Ex-Rep. Dina Titus is considering mounting a comeback bid in Nevada, and, thanks to redistricting, the Democrat might have a better chance.
Bean’s successful House run in 2004 was helped by President Barack Obama’s Senate bid that same year, and female candidates nationwide are looking for similar coattails when Obama is in cycle next year. Obama will have to heavily court female voters and focus on Western states in order to win a second term, and in both instances female candidates could reap substantial benefits.
While female Democratic ranks dropped last year, Republicans made historic gains — Sen. Kelly Ayotte (N.H.) was elected along with nine Congresswomen, including Rep. Diane Black (Tenn.), who now serves in leadership at the National Republican Congressional Committee. Rep. Cathy McMorris Rodgers (R-Wash.) led female recruiting efforts for the 2010 cycle.
Schwartz, who is in charge of the DCCC’s national recruiting, said she recently traveled to Washington state and Arizona to meet with potential candidates and predicted a handful of female candidates will be announced in the coming weeks. In the meantime, Schwartz said, House Republicans are assisting in her recruitment efforts by pushing a legislative agenda that includes repealing the health care reform law and rolling back funding for Planned Parenthood.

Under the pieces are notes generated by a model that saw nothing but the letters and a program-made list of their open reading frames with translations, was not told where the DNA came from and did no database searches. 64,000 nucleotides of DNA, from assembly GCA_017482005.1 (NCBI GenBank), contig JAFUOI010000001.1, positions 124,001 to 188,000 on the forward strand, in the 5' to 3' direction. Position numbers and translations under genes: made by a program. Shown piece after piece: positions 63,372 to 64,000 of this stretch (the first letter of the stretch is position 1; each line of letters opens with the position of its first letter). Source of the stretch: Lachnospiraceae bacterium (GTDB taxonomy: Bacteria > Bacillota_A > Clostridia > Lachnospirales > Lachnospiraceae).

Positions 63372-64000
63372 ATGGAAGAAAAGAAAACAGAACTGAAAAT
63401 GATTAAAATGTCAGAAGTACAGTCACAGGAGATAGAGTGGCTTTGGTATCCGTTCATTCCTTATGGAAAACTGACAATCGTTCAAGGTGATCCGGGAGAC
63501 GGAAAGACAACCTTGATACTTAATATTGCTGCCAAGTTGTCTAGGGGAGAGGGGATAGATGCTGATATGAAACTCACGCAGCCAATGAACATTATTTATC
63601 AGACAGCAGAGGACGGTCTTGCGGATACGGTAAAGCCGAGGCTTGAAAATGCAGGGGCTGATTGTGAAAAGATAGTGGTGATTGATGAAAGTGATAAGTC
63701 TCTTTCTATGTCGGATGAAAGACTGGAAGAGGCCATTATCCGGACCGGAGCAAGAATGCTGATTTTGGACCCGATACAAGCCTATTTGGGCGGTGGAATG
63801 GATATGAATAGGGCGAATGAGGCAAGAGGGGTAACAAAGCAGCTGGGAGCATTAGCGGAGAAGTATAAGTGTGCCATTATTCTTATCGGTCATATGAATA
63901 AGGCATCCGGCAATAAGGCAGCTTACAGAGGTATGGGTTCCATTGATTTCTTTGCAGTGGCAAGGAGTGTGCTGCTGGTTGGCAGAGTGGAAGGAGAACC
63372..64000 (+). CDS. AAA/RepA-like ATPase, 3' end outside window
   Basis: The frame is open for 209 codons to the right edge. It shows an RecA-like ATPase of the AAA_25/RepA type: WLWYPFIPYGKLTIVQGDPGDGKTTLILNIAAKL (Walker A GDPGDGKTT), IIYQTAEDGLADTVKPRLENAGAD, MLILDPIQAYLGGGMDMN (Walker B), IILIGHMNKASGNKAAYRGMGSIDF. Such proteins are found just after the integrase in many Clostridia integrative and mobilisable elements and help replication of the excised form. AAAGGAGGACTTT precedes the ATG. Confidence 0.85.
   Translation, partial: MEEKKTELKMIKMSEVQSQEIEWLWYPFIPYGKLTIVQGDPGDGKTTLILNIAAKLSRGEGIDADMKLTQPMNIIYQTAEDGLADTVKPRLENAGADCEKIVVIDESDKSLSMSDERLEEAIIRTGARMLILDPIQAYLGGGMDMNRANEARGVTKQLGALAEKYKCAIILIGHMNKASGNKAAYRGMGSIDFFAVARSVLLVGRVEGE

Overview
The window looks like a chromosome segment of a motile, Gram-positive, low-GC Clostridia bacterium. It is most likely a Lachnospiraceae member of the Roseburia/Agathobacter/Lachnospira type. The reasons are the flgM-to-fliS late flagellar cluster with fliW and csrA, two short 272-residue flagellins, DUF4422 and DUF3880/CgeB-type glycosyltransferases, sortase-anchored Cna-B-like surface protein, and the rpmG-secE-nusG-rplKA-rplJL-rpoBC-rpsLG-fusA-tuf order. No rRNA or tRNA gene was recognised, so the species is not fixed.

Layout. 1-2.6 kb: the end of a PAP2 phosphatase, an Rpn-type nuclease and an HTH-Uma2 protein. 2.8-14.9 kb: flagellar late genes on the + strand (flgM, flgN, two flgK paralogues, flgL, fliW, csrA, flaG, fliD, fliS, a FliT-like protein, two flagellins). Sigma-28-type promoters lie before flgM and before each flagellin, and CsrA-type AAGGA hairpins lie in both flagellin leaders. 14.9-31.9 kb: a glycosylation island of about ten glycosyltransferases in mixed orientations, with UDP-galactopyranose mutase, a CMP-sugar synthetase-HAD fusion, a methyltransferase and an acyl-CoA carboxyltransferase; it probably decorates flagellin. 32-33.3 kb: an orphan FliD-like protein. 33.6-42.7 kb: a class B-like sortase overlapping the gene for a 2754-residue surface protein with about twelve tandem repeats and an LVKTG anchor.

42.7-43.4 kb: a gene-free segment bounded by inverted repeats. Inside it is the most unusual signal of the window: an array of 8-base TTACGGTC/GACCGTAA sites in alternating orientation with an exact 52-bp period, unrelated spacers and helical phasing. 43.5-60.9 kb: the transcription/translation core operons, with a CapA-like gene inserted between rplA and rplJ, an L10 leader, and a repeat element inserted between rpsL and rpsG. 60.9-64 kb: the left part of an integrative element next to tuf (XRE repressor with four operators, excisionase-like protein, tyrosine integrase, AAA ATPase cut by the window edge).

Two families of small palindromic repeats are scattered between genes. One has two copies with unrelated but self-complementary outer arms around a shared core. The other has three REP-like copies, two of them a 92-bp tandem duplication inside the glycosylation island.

“I think that the votes against family planning and Planned Parenthood — eliminating access for women’s health services — really galvanized women and women voters,” Schwartz said. “That’s extremely important and an indication of Republicans going way further, and addressing social issues rather than the economy and jobs, which is on everyone’s mind.”
Former Sen. Scott Brown, R-Mass., candidate for U.S. Senate in New Hampshire, holds his hand over his heart during the singing of the national anthem as he waits to take the stage for his town hall campaign rally with Sen. John McCain at the Pinkerton Academy in Derry, N.H., on Monday, Aug. 18, 2014.